I tried to draw a sphere with tikz with isometric projection or oblique projection (perpective cavalière in french).

For oblique projection you have to put a scaling factor (scal < 1) for distance on the x axes. But if I want my sphere to look like a not distorted sphere, I have to put a scaling of zero. Thus, I obtain a projection in (yz) plane. Hereafter is my tikz source code, you can easily switch between isometric and oblique projection :

```
\documentclass{article}
\usepackage{tikz}
\usetikzlibrary{}
\usepackage[active,tightpage]{preview}
\PreviewEnvironment{tikzpicture}
\setlength\PreviewBorder{2mm}
\tikzstyle{cavaliere} = [x={(-0.866cm,-0.5cm)},y={(1cm,0cm)},z={(0cm,1cm)}]
\tikzstyle{isometrique} = [x={(-0.866cm,-0.5cm)},y={(0.866cm,-0.5cm)},z={(0cm,1cm)}]
\tikzstyle{mesh} = [color=gray, opacity=0.4]
\begin{document}
%
% norm selection :
%
% if(isometrique)
%
\begin{tikzpicture}[isometrique]
\def\scal{1.}
% else if(cavaliere)
%
%\begin{tikzpicture}[cavaliere]
% \def\scal{0.3}
%
\coordinate (O) at (0,0,0);
\draw[->] (O) -- ({\scal * 3},0,0) node[below] {x};
\draw[->] (O) -- (0,3,0) node[below] {y};
\draw[->] (O) -- (0,0,3) node[right] {z};
\def\r{2.}
% meridiens
% \rho joue le role de theta
\foreach \phi in {0,10,...,170} {
\draw[mesh] ({\scal * \r * cos(\phi)}, {\r * sin(\phi)}, 0)
\foreach \rho in {5,10,...,360} {
--({\scal * \r * cos(\phi) * cos(\rho)}, {\r * sin(\phi) * cos(\rho)}, {\r * sin(\rho)})
} -- cycle;
}
% parallels
\foreach \rho in {-60, -40, -19.57, 0, 19.57, 40, 60} {
\draw[mesh] ({\scal * \r * cos(\rho)}, 0, {\r * sin(\rho)})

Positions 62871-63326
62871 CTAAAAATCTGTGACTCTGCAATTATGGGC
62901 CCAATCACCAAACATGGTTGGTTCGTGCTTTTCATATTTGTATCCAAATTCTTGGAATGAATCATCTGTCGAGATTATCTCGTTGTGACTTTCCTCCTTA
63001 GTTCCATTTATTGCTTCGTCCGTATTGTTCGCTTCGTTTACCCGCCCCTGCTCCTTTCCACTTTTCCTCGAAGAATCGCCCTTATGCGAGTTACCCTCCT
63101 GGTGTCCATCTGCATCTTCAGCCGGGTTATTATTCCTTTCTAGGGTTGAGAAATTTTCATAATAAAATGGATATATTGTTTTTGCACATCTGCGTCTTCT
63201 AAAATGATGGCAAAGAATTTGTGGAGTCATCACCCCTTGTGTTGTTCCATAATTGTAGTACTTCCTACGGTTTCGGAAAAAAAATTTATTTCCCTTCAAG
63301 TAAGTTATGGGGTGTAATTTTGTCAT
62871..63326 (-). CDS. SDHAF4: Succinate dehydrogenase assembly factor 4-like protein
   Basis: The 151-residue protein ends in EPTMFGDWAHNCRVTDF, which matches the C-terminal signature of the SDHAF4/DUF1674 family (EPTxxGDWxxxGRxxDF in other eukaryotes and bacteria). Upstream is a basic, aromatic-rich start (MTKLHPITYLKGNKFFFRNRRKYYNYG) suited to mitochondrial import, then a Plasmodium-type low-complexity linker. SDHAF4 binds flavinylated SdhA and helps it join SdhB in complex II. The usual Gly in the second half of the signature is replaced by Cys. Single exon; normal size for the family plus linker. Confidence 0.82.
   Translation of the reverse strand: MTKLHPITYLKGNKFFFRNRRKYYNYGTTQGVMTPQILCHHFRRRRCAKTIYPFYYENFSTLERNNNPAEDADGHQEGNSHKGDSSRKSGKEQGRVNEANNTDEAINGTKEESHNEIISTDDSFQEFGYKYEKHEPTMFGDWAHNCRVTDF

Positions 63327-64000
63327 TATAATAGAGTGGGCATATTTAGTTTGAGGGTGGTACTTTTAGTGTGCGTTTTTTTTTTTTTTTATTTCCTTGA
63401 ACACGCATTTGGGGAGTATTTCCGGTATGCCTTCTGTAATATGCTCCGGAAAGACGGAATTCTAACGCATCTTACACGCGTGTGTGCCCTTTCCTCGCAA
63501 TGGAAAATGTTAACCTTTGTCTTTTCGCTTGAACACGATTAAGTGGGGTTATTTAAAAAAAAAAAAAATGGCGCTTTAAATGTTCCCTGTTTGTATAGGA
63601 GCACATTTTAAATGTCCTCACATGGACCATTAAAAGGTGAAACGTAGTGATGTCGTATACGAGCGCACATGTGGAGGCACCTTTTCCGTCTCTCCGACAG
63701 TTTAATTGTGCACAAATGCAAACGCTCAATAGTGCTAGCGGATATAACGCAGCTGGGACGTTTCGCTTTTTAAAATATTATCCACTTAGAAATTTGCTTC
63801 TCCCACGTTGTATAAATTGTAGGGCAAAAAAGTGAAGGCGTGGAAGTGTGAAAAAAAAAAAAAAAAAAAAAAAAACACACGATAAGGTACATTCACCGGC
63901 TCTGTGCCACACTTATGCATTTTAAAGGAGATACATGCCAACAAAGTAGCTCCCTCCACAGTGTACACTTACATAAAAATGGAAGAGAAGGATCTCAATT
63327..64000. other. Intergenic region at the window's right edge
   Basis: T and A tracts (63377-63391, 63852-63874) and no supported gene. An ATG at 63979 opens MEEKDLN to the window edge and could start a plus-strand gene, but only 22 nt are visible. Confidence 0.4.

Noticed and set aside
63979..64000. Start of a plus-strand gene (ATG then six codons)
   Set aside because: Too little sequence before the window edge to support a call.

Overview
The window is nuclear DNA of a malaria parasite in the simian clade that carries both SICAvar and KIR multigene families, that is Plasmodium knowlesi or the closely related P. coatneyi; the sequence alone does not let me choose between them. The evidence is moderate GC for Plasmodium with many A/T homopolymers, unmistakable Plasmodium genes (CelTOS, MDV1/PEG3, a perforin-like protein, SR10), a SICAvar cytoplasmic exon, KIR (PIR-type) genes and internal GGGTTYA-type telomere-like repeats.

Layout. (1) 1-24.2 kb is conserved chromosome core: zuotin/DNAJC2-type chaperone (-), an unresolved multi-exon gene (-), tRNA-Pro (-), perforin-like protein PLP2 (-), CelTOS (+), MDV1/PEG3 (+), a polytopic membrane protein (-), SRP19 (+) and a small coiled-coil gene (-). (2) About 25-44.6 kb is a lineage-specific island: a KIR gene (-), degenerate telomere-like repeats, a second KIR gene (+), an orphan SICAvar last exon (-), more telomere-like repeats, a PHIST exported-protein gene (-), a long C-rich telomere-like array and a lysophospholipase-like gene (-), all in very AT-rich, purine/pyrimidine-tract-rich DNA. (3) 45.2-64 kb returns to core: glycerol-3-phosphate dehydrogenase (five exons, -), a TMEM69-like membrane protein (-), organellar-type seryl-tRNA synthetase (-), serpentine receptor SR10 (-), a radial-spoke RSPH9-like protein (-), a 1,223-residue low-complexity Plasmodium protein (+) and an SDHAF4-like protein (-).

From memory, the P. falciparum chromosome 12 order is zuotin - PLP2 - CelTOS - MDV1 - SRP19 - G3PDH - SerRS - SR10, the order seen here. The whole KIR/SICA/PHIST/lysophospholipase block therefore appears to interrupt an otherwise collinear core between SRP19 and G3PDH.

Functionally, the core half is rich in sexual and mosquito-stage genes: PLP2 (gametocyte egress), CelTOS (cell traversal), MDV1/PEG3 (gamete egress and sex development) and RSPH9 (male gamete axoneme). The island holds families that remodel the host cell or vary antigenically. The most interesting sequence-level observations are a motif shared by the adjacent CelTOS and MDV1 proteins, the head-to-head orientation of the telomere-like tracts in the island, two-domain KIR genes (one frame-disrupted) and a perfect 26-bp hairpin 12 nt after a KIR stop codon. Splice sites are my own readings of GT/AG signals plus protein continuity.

\foreach \phi in {5,10,...,360} {
-- ({\scal * \r * cos(\rho) * cos(\phi)}, {\r * cos(\rho) * sin(\phi)}, {\r * sin(\rho)})
} -- cycle;
}
\end{tikzpicture}
\end{document}
```

Do you know how to draw a correct sphere in oblique projection. I prefer that one because the view of what I put into the sphere is better than in isometric projection.

Thanks

EDIT : axes z vertical

```
\begin{tikzpicture}[x={(-0.385cm,-0.385cm)},y={(1cm,0cm)},z={(0cm,1cm)},scale=4]
\coordinate (O) at (0,0,0);
\draw[->] (O) -- (2,0,0) node[below] {x};
\draw[->] (O) -- (0,2,0) node[below] {y};
\draw[->] (O) -- (0,0,2) node[right] {z};
\foreach \z in {-0.98,-0.96,...,0.98} {%
\begin{scope}[canvas is xy plane at z=\z]
\draw[gray] (0,0) circle ({sqrt(1-\z*\z)});
\end{scope}}
\begin{scope}[canvas is zy plane at x=0]
\draw (0,0) circle (1cm);
\draw (-1,0) -- (1,0) (0,-1) -- (0,1);
\end{scope}
\begin{scope}[canvas is zx plane at y=0]
\draw (0,0) circle (1cm);
\draw (-1,0) -- (1,0) (0,-1) -- (0,1);
\end{scope}
\begin{scope}[canvas is xy plane at z=0]
\draw (0,0) circle (1cm);
\draw (-1,0) -- (1,0) (0,-1) -- (0,1);
\end{scope}
\end{tikzpicture}
```

Thus I obtained

## Best Answer

Simple code, it's better to use

`arc`

and to determine the visible part.I think the result is something like that :

How to change axes

if the plane facing the viewer is yz , and the receding axis is x, then a point is projected like this:

You need to change the system like this, if you want k=0.5 and a=45° :

So

`x =(-0.35355,-0.35355)`

. I don't why in pgf`z =(-0.385,-0.385)`

.It's possible to try a=30 degrees or a=60 degrees.